Sri Lanka tea demand in the Coronavirus era, the China factor and anti-viral claims
ECONOMYNEXT – Coronavirus is buffeting the short term demand for Sri Lanka’s Ceylon Tea with fears of second waves coming in while medium-term trends are driven by trends in some geographical regions, including China industry officials said.
Sri Lanka’s Tea Research Institute published some data citing a Taiwan study which said there may be some anti-viral properties in tea which may be helpful during the Coronavirus outbreak though it was not scientifically proven yet.
“In a recent study in Taiwan, the antiviral activity of traditional Chinese medicinal compounds were screened for SARS-CoV-2 (2) where they screened chemical structures of 64 compounds through a molecular docking study focusing on an important therapeutic target, namely the RNA- dependent RNA polymerase (RdRp), an important protease that catalyzes the replication of RNA from an RNA template,” the TRI said.
“If that can be blocked, by another molecule, SARS-CoV-2 would not multiply in the epithelial cells of the humans was the logic behind the experiment.
“Preliminary results suggest that out of the 64 compounds studied, Theaflavin was selected as the prime candidate for developing a SARS-CoV-2 inhibitor targeting RdRp.
“However, results are yet to be confirmed in vivo studies before they could be translated into clinical benefits.
“Theaflavins are antioxidant polyphenols that are formed during the enzymatic oxidation process in the manufacture of black tea. In the black tea manufacturing process this is commonly referred to as the “fermentation”.
“It is the black tea which is rich in Theaflavin in contrast to green tea due to the difference in the manufacturing process.”
An industry official said it was difficult to say whether hopes about supposed Coronavirus properties had any impact on the demand for Ceylon Tea.
“There was this new perception created along with the pandemic situation that tea is good for virus prevention,” Johann De Zilwa, a tea trader at Vanrees Ceylon Ltd, a Colombo-based export firm told EconomyNext.
“However, these are claims, and I would say that these perceptions would only influence consumption up to a certain extent and not a major shift.”
Sri Lanka tea price however soared in April and May when auctions re-started electronically due to health concerns, ending a 100-year tradition of manual auctions.
However, the price correction which followed kept the prices down for weeks after their initial pickup owing to economic factors in play.
But China, where Coronavirus originated, has seen a growing demand for Ceylon Tea in recent years. Earlier known for Green Tea consumption China is emerging as one of the top buyers of Ceylon Tea.
“Global demand for black tea has had a steady influence from China and is likely to show growth during the ensuing year as well, Forbes and Walker, a Colombo-based tea broker said in a market outlook for 2020.
“From a Sri Lankan perspective, exports to China have recorded a significant gain.”
Exports to China from Sri Lanka reached a level of almost 12 million kilograms in 2019 from barely 2 million kilograms a decade ago.
Sri Lanka tea is also less volatile in commodity cycles, the report said.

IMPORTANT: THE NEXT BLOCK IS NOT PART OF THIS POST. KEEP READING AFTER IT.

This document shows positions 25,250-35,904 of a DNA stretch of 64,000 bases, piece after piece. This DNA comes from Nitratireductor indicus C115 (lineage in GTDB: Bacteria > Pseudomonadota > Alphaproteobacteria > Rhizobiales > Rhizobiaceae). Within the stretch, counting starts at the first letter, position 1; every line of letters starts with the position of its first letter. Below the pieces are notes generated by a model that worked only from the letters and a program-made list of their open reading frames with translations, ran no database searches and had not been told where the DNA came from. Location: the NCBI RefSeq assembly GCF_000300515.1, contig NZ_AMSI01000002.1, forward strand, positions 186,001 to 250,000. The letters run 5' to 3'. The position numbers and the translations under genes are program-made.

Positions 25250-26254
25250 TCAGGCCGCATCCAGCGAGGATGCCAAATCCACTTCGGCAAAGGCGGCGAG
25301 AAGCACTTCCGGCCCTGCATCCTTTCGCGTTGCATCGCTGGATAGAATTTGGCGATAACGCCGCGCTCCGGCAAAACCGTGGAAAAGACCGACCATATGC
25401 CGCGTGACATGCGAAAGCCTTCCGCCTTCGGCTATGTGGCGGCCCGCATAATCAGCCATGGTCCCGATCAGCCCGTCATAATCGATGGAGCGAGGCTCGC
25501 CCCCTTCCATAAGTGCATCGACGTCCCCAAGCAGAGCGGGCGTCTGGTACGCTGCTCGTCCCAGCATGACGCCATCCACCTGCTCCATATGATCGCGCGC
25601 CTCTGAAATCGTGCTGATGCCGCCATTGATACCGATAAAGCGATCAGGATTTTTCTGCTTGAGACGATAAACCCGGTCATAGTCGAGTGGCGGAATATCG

A part of the reason may be growing domestic consumption in producer countries.
“Producer countries consumption is on the rise and consequently, lesser volumes of tea may be available for export which would augur well for prices of orthodox teas, in particular, with its limited supply,” the report said.
A trend that started with Chinese youth acquiring a taste for Sri Lanka’s black tea see in 2019 last year was seen during the lockdown period in 2020.
Meanwhile, China is on the verge of the second wave of Coronavirus as the Beijing market cluster was discovered and residents of risky areas locked down with travel restricted, foreign media reported.
For several years Sri Lanka’s strong-tasting low grown tea which is in demand in the Middle East and some Central Asian nations giving good revenues to small tea farmers, making the sector grow.
Sri Lanka’s low grown teas enjoy high prices in part due to fast shipping connections and easy credit terms offered by large pack or bulk exporters, industry analysts say.
High Growns teas consumed in Western markets have are now the cheapest.
Sri Lanka’s high grown tea plantations had seen cost rise while prices have not kept pace, leading to losses whenever the commodity cycle turns or wages are hiked.
In the likes of a challenging pandemic situation and an inevitable global recession at hand, will a commodity like ‘Ceylon Tea’ survive?
“Cost of producing a kilo of tea in Sri Lanka is amongst the highest in the world. Rising input costs, declining productivity, uneconomic age profile in tea bushes, and high social costs have led to declining profits,” Forbes and Walker’s report stated further.
“For long-term sustainability, the industry needs re-engineering to achieve global competitiveness.
“Perhaps, higher productivity and cost reduction will have to be achieved for enhancing the
competitiveness of ‘Ceylon Teas’ in the world market in the medium to long term.”
Unlike in low grown sector where smallholders own their land freehold, there is heavy union and government interference in the larger plantations, which stops innovation or productivity gains, economic analysts say.
Uniform wages across geographical regions also stop labour from shifting to areas where there are shortages.
There are also other factors that may affect demand in the Western markets.
Most of Sri Lankan High Grown teas go into western countries in the form of teabags.
As of late, another growing trend has emerged leading some customers to stray from tea bags to loose leaf teas, industry officials say.
Researchers in Canada recently found out that some premium plastic tea bags leave ‘microplastic particles’ behind which might be harmful to health. (Colombo, June 23, 2020-sb)